We’ve made it a whole week. Reflecting back on our expectations and the conflict between them and reality sheds quite a bit of insight into the struggles of the week. I had expected (who knows why?) that our house here would be fixed up something like you might find at a simple cabin at Brown County, IN – something that looked like kind of like a home, had approximately everything that a home would have, and we’d basically just unpack our suitcases and resume life. Instead we arrived to house with plain white ceramic tile on every floor; a kitchen whose entire contents (except for the physical structures of cabinets, stove, oven, etc.) were in one medium sized box – an 80 piece “complete kitchen” set, made in China; dirty walls; doors with gray finger prints around every handle; doggie poop in the master bathroom; and pictures on the walls of modern art, that; when we deciphered the spots and splashes, we suddenly realized that we were staring at what Scripture refers to as “unseemly parts” in I. Cor. 12 (our landlord took these back to his house). However, there is a beautiful pool and bubbling tub (which can be heated, but who wants that when it’s so hot outside?!) in our backyard, leather couches in two rooms, a guard at the gate to our neighborhood, a freshly painted exterior, and clean floors and bathrooms (except the master bath floor) when we arrived. I sense a strange dissonance, and it’s hard to make any sense of these very conflicting experiences.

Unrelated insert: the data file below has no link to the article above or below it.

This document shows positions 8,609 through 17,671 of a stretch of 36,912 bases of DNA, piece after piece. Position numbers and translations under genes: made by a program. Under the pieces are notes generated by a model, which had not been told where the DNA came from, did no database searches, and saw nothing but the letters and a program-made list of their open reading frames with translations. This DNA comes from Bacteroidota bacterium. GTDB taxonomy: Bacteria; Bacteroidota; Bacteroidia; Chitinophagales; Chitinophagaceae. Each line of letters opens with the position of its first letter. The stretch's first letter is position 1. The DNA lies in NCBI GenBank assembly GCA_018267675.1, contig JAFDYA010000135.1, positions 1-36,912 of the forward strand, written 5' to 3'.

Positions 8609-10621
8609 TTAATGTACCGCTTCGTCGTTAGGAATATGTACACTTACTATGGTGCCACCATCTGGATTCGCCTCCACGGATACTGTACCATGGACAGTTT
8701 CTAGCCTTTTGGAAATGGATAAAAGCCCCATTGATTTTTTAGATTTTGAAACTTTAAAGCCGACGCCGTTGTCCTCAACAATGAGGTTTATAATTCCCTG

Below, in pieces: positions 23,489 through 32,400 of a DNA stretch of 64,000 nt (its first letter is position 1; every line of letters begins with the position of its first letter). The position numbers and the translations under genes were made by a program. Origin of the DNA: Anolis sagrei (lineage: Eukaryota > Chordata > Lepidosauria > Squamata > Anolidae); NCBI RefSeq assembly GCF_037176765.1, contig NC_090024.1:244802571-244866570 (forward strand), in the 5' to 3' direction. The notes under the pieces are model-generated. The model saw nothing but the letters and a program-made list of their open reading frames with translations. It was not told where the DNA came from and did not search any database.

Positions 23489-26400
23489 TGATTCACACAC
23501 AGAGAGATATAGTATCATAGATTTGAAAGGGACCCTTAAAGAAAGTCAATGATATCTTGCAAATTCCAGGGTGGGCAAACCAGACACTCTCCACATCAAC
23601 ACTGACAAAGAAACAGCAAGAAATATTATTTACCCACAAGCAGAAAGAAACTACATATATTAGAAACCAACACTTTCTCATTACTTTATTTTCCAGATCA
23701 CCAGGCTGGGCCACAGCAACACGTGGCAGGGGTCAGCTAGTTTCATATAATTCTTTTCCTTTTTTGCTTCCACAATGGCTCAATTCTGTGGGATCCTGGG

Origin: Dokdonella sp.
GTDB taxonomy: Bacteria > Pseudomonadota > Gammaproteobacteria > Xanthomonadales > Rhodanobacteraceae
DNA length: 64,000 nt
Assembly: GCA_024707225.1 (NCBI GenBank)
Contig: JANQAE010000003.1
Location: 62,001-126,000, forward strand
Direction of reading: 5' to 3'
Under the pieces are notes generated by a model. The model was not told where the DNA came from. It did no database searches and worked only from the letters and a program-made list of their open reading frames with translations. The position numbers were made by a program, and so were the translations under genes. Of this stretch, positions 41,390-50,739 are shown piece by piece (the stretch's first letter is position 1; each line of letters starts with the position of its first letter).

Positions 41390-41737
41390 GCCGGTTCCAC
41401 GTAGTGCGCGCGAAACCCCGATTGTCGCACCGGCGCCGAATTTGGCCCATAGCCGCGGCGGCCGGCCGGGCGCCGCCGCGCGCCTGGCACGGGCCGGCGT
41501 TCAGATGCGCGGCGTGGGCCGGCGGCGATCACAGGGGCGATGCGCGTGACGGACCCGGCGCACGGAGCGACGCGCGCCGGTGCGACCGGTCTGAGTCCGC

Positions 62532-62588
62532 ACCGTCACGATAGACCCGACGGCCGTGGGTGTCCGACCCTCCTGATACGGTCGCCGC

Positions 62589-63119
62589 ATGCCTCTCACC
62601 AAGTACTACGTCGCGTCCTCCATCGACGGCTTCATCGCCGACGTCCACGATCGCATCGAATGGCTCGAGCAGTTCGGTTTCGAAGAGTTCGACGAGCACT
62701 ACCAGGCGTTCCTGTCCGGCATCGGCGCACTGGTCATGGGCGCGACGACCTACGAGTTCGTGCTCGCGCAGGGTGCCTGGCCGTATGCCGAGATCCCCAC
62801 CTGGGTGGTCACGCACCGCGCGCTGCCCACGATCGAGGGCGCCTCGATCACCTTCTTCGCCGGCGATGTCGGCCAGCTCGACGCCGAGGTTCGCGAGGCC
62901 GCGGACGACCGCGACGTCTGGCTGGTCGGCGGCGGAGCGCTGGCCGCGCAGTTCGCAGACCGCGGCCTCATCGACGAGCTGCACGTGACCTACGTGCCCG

Life is far more “American” (ie, what you’d find in the continental 48) than I expected, so that has been a pleasant surprise. However, it makes the un-American parts of life seem all the more strange and frustrating.

I went to a women’s Bible study (they even have free, quality child care!) at Calvary Chapel this morning – heard about it from a lady at our church. Though we may not agree totally with their theology, it was a blessing to be with other English speaking believers, and I left encouraged by the fervency of their prayers and desire to walk with God.